Three hundred global cyber experts gathered in Tallinn on June 7 for a NATO Cyber Conflict conference focused on the legal and political aspects of national and global Internet security amid a rise in attacks.
“The special focus at the conference this year is on generating cyber forces (…) the technologies, people and organizations that nations require to mitigate cyber threats that have been increasing with rapid speed,” Col. Ilmar Tamm, head of NATO’s Tallinn-based Cyber Defence Centre told AFP as the forum got underway.
According to Tamm, the Symantec cyber security firm recently reported that “web-based attacks in 2010 were up 93 percent from 2009.”
“This calls for frameworks in both legal and strategic aspects which would guide the decision makers on how to act on these cases,” Tamm said.
The Tallinn conference will coincide with a NATO defense ministers’ meeting in Brussels where a new cyber defense policy for NATO will be adopted.
Meanwhile, at the third annual Tallinn meeting, experts from 37 countries are to share cutting-edge cyber security research, Tamm explained.
Among others, Ralph Langner, the German computer scientist who conducted much of the ground-breaking research on the Stuxnet worm, will present an analysis of what has been called the world’s first cyber weapon.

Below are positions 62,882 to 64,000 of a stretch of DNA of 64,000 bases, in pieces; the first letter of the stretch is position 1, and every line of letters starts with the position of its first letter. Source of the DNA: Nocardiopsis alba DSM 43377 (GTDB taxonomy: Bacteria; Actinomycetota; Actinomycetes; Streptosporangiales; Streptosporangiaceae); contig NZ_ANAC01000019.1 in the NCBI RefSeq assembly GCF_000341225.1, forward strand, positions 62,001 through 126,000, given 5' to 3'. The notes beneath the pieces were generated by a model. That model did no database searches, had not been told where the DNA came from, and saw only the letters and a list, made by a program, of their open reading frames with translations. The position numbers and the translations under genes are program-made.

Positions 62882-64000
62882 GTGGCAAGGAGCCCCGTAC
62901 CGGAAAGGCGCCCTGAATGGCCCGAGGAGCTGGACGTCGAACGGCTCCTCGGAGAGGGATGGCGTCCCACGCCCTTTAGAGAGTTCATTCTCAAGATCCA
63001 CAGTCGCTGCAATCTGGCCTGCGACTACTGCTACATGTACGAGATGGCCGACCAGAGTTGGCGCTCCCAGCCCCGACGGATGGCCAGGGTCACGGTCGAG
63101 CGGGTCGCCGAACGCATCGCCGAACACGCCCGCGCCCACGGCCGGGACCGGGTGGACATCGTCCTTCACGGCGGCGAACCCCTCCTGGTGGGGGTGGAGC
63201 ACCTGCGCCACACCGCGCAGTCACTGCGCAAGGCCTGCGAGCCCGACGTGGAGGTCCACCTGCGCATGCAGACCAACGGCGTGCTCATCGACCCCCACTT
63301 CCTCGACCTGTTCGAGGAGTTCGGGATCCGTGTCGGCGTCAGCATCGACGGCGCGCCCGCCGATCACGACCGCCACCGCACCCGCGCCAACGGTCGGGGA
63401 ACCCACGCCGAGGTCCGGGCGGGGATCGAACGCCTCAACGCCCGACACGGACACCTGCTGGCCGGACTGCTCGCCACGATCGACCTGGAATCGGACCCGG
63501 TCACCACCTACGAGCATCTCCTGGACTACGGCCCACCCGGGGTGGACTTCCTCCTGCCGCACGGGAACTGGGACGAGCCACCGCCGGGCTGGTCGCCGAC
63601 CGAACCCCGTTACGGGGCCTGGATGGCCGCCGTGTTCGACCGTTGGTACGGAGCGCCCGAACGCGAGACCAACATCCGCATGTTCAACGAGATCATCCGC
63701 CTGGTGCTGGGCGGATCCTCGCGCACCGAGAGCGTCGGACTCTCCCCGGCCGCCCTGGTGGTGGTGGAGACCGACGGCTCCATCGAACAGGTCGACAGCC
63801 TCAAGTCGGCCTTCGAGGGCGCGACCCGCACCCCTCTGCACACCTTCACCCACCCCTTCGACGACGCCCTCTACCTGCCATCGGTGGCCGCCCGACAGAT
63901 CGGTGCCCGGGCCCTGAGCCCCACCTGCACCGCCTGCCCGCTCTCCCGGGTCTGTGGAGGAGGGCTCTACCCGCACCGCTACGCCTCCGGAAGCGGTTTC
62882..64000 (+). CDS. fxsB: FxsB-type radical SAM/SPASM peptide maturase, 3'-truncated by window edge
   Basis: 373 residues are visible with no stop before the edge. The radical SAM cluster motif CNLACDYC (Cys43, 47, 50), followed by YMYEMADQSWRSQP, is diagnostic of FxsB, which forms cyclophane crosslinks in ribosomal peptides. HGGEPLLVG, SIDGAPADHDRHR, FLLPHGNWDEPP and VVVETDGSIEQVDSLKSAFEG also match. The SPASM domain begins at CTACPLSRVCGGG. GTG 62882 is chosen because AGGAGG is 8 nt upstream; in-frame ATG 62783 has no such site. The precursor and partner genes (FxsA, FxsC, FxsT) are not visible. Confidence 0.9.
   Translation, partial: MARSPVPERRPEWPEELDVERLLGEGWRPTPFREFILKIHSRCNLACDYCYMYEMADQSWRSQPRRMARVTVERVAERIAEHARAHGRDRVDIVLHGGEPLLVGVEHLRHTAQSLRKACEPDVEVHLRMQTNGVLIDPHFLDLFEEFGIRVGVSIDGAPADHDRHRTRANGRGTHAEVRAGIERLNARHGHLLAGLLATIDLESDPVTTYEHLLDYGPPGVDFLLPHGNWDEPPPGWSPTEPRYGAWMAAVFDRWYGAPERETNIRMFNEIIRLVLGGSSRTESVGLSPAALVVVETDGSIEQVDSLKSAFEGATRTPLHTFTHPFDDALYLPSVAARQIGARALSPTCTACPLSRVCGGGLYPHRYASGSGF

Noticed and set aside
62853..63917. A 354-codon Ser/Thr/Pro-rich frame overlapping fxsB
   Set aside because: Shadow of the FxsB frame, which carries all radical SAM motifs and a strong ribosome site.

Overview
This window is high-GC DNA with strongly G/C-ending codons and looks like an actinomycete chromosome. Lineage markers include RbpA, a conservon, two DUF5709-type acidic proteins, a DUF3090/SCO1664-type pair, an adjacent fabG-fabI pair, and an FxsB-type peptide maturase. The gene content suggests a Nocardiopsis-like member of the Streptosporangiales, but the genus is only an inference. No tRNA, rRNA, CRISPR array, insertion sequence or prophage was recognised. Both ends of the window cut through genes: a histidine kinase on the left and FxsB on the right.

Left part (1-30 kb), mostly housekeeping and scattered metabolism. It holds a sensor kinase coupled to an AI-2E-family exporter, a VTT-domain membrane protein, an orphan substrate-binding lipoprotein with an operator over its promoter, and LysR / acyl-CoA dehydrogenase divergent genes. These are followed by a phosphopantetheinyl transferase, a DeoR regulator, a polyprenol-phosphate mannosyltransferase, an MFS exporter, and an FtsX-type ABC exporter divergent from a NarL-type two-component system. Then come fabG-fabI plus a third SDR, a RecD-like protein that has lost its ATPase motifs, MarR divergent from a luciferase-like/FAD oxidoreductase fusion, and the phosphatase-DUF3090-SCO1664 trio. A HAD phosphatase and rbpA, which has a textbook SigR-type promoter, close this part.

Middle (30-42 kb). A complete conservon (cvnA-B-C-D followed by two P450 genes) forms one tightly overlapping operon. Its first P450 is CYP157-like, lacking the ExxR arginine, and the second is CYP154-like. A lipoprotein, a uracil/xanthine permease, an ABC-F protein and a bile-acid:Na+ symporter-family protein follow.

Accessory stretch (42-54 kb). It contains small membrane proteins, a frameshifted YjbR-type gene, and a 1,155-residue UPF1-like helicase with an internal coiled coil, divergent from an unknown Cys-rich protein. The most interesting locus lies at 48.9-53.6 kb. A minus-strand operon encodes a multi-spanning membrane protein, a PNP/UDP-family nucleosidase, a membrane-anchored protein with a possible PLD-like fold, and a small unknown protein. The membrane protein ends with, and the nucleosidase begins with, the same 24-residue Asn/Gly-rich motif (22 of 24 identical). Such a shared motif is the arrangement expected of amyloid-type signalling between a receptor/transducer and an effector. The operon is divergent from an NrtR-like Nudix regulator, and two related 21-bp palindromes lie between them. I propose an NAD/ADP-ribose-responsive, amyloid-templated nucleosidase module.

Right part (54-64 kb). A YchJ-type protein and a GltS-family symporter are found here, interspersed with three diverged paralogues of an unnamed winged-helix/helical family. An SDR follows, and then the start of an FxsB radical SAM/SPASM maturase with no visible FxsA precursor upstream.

Keir Giles from the U.K. Conflict Studies Research Centre is to analyze global cyber attacks from Russia and whether they can be seen as acting under a so-called Russian Cyber Command.
Talks will also focus on the recent U.S. government decision to treat cyber attacks as military attacks and make relevant legislative changes.
“The support the U.S. initiative has got in many other states, including Estonia and the U.K., indicates nations’ increasing willingness to discuss military responses to cyber attacks,” Tamm told AFP.
“With cyber incidents becoming more and more intrusive, it is a logical step for militaries to develop capabilities to counter cyber attacks and be prepared to engage in proportional response to cyber attacks,” he added.
Though in practice, “it will be challenging to tailor a cyber response that would respect the rules of combat related to civilian objects and collateral damage,” he added.